Another general problem involves the support or suspension mechanisms for positioning the headset in accordance with the wearers mouth-ear geometry. One aspect is that conventional supports incorporated in headset designs in an effort to make the set adaptable to widely varying head geometry and wearing preferences, employ very complicated and bulky adjustment features. Simplified support designs have sacrificed at least to some extent the adjustability, Further, earlier support designs do not take into account adequately certain wearer preferences, particularly of telephone operators, which include location of the supportive pressure, manner of putting on and removing the set and movement of the transmitter independently of the receiver.
A related problem is that the positions in which operators are willing, or tend, to wear a given headset do not coincide necessarily with the position in which the set performs best. To treat this problem and the preceding ones simultaneously, requires acoustic refinements not found in prior art devices.
A further problem, principally one of acoustics but bearing importantly on operator comfort, relates to the receiver-to-ear seal. Tight seals are desirable from the transmission standpoint, but are achieved in todays headsets with considerable sacrifice in operator comfort.
Another drawback of headsets using acoustic pick-up tubes relates to the effects created under certain circumstances by operator speech sounds such as b and p. The operators breath which produces these sounds is a strong puff that impinges full-force upon the tube entrance normally maintained about three-fourths of an inch in front of the mouth. The sidetone this creates is audible to operator and calling party; and at high levels is unpleasant and distracting to both. The effect is minimal if, as with sets having conventional size earcaps, there are sufficient sound leakage losses inherently present in the set. However, the problem becomes acute if a receiver of high efiiciency is employed. In such case the sidetone effects of b and p sounds compel the operator to place the tube entrance farther from the mouth or to use a reduced speech level. Either action weaken the transmission level and makes reception of operator speech by the calling party difficult.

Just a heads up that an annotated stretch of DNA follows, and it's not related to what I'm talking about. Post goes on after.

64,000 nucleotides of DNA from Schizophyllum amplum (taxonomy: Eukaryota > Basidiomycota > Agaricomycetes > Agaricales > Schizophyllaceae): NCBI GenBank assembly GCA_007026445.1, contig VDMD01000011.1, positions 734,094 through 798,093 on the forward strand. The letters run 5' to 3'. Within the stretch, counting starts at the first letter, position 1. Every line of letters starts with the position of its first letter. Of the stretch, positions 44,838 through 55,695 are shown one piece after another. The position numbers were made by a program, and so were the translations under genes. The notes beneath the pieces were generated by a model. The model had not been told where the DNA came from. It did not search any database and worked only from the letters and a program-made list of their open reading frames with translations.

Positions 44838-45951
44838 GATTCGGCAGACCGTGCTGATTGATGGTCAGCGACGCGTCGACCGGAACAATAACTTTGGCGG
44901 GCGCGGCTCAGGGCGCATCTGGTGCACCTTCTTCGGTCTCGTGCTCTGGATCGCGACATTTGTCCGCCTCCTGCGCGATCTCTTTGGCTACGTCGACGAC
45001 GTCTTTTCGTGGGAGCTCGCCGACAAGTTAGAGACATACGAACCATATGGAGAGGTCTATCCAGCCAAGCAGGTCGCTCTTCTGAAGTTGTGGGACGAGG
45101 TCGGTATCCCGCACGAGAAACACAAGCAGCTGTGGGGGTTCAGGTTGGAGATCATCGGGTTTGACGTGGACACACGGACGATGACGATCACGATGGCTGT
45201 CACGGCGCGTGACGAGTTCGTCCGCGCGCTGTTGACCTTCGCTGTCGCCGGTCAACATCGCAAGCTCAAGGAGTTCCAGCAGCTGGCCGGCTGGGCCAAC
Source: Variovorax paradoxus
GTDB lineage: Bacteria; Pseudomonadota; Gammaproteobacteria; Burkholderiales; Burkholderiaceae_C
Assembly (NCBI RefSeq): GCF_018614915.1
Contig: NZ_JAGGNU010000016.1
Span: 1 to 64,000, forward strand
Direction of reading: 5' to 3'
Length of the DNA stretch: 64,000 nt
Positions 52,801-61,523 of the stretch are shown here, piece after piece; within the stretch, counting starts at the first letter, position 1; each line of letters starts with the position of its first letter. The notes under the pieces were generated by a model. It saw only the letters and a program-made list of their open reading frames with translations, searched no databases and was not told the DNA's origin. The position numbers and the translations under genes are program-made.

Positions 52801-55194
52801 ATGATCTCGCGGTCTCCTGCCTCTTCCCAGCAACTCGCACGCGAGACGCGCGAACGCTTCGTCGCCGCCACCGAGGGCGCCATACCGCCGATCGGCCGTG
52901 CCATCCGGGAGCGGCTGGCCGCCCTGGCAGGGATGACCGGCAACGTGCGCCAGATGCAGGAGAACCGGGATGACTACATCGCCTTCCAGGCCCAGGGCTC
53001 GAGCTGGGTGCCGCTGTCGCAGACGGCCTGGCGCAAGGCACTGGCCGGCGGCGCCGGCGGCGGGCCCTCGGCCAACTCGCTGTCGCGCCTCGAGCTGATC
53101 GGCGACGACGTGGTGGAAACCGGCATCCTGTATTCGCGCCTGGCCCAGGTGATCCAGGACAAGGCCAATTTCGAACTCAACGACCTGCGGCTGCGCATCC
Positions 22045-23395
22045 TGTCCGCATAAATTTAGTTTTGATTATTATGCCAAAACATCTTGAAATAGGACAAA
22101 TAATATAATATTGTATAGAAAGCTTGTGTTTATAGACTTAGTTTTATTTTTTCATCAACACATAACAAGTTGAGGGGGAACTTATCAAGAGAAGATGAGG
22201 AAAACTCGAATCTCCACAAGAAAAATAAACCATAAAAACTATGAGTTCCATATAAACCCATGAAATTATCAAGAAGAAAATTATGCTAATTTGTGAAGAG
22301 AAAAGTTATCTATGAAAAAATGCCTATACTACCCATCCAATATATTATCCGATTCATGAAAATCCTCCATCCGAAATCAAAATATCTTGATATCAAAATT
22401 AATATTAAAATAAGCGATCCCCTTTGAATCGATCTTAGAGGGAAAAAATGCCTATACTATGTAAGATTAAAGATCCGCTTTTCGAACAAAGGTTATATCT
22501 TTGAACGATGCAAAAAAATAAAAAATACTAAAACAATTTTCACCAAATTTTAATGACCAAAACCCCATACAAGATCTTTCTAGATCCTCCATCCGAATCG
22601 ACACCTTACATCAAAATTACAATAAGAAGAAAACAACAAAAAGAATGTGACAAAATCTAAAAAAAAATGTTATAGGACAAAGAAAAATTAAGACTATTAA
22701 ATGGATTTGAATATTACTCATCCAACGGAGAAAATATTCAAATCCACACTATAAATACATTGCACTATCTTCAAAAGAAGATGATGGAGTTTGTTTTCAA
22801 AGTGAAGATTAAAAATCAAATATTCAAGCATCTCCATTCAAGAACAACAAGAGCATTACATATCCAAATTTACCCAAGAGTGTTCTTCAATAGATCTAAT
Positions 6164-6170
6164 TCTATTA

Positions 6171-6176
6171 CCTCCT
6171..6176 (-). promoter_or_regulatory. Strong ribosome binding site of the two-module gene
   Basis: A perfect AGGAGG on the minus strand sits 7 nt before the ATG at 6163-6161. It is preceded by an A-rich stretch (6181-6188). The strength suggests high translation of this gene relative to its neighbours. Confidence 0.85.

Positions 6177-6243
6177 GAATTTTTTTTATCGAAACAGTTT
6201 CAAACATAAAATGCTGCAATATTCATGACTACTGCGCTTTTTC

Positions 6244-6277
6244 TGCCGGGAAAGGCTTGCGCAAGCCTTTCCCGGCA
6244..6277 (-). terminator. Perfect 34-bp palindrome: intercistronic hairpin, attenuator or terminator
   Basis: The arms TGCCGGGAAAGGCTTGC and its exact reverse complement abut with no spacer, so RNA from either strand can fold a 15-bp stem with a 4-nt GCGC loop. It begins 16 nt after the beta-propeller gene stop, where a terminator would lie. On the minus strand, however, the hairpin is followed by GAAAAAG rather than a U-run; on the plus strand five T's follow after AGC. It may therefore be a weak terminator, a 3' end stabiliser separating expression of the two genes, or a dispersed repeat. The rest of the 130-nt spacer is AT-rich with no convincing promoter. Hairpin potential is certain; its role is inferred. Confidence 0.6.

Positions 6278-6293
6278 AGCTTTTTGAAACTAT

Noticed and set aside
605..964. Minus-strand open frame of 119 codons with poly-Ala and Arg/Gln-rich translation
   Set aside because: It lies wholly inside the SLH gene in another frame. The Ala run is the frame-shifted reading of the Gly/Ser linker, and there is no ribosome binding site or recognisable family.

Accordingly, a general object of the invention is to reduce substantially the degree of discomfort incident to wearing a telephone headset.
Another object of the invention is to improve the acoustic performance of telephone headsets.
A further object of the invention is to simplify the positionability of the several elements in a typical operators headset.
A further object of the invention is to reduce the absolute number of elements necessary in a headset.
A still further object of the invention is to eliminate the unpleasant sidetone effects caused by pufi sounds in a headset using an acoustic pick-up tube.